To the editor:
There is no doubt that the largest portion of any local property tax bill is the amount funding the public school district. It’s a bill that causes taxpayers agita each and every year.
The 2 percent state cap on year-to-year tax levy increases is a temporary control tactic, not a sustainable strategy. And as we tighten our belts as a result of the cap, there are significant negative outcomes: pre- and after-school program cutbacks minimize opportunities for youth; increasing class sizes to maximum allowable levels results in instruction that cannot possibly address the needs and diversity of any given classroom population; lobbying for “our fair share” produces great photo-ops but makes us look like pigs at the trough; and staff layoffs are temporary fixes and only hand more responsibilities to someone already working at capacity, creating resentment and loss of pride in work.
So, what is the answer? (more…)
The recent revelation that Joe Ogeka, an assistant superintendent of the Riverhead Central School District has been identified as the highest salaried public school official in the state for 2013-14 outside New York City caused many in our community to ask: How could this happen? How could this happen in a district with 51 percent free and reduced lunch enrollees, where the annual median family incomes trails the rest of Suffolk by $20,000 and where state aid for the annual operating budget is less than 25 percent? (more…)
Last year, as candidates for the Riverhead Town Board, we sounded the warning bell about public officials also serving as high political party officials.
Often, in the rough-and-tumble and prism of a political campaign, issues like this are seen as personal. But as the movie line goes, “It’s not personal … It’s strictly business.” (more…)
In June 2012, Councilwoman Jodi Giglio filed a harassment complaint against Supervisor Sean Walter.
Months later, Mr. Walter put out a political hit on Ms. Giglio, which came in the form of a primary challenge from the supervisor’s friend and longtime political adviser, Anthony Coates.
During that contentious primary, Councilman John Dunleavy — perhaps sensing momentum building behind Mr. Coates — was continually found to be out campaigning without his committee-designated team, joining Mr. Coates in door-knocking efforts.
But blood is thicker than water, the saying goes, and as the outcome of the Riverhead Town elections began to crystallize before the family of Riverhead Republicans Tuesday night, judging by the hugs, kisses and high-fives — bygones were bygones. Despite their differences, the three incumbents on the Town Board had all won re-election.
“I’ve been involved in Riverhead politics for 14 years and I have never seen the Republican committee come together the way it has this summer and this fall,” Mr. Walter told a jubilant crowd of supporters at Cody’s BBQ & Grill.
Mr. Walter later said he believed the issue of in-fighting on the board was more media driven than anything.
“I think the residents didn’t focus on the fights or they wouldn’t have re-elected us,” he said. “They focused on the results, and if everybody got along all the time, I don’t think we’d have had the results that we had. We all add something to this mixture.”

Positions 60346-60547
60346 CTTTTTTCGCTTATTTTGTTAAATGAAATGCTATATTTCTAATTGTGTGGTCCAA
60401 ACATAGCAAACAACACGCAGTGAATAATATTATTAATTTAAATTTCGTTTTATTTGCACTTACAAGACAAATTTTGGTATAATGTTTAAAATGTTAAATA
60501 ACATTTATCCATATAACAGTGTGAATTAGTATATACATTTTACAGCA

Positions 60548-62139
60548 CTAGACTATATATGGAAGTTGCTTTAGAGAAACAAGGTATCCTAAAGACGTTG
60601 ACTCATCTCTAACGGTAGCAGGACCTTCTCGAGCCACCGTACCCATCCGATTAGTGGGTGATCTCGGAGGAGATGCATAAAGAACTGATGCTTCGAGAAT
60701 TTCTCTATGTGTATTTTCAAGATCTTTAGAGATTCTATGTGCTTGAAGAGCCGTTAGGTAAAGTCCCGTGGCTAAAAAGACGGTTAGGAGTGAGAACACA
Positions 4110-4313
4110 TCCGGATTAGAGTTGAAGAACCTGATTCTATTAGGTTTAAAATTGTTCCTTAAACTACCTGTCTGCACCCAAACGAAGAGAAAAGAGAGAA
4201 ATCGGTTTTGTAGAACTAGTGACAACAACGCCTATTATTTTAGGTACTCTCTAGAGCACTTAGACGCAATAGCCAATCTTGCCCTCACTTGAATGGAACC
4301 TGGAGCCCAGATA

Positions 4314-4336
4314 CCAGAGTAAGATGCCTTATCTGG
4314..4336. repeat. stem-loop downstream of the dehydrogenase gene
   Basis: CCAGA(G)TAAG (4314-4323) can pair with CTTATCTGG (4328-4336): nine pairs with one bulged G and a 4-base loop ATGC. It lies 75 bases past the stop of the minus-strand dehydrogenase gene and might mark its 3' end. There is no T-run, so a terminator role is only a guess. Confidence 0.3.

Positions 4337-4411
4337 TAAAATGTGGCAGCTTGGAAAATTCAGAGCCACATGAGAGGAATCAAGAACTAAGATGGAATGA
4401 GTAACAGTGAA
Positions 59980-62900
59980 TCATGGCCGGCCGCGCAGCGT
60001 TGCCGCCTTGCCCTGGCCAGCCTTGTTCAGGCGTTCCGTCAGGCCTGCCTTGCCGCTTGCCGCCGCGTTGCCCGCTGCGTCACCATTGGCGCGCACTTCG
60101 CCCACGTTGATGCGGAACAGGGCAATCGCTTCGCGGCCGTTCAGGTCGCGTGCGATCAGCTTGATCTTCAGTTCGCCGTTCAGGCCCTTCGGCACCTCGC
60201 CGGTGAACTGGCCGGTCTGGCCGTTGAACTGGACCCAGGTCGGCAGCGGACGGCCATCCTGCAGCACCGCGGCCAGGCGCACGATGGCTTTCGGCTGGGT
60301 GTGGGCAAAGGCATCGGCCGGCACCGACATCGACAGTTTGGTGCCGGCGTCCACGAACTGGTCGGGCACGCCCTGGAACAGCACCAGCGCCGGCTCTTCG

But it wasn’t just the media. The Riverhead Democrats had been smelling Republican blood in the water for some time because of the in-fighting. Democratic challenger Angela DeVito’s campaign slogan, “Respect Riverhead,” was built on the promise she would bring courtesy and respect back to Riverhead Town Hall after four years of Mr. Walter and an all-Republican Town Board.
The voters favored staying the course.
Mr. Walter defeated Ms. DeVito with 56 percent of the vote, or 3,917 to 3,090, according to Suffolk County Board of Elections figures.
Ms. Giglio, who earned a second term, and two-term Republican Councilman John Dunleavy tallied 3,634 and 3,495 votes respectively, over Democrats Bill Bianchi, with 3,141 votes, and Millie Thomas, with 3,045, in the at-large election for two seats.
As it began to look like the election results weren’t going to break her way, Ms. DeVito — who led a team that came much closer than their Democratic counterparts in the 2009 and 2011 races for Town Board seats — told her supporters “we are still winners.”
She also said there’s still work to be done for the Democratic Party to make the sure the towns government, ruled by Republicans, is heading in the right direction and working for the people of Riverhead.
“Just because we aren’t in the driver’s seat, that doesn’t mean we can’t be passengers in the bus,” Ms. DeVito said from Democratic headquarters in a storefront behind the Riverhead Diner & Grill — and a short walk from Cody’s on East Main Street.
She then took that short walk, entering Cody’s back door and making her way through the crowd to congratulate Mr. Walter. The two candidates hugged and exchanged words as music pumped through the speakers. Ms. DeVito was also joined by campaign advisor Keisha Washington Dean.
Mr. Walter and party leaders attributed the Republican victories to a largely positive campaign.
“This town is moving in the right direction, no matter what Angela DeVito and Bill Bianchi say,” Mr. Walter said.
“I believe we’ve gotten our message across,” said Republican Committee Chairman Mason Haas, “which is that the town is moving in the right direction.”
In other town races, incumbent Republican assessor Laverne Tennenberg beat Democratic challenger Greg Fischer, 4,343 to 2,396, and Democratic highway superintendent George (Gio) Woodson beat Conservative challenger Michael Panchak by vote of 4,936 to 1,269.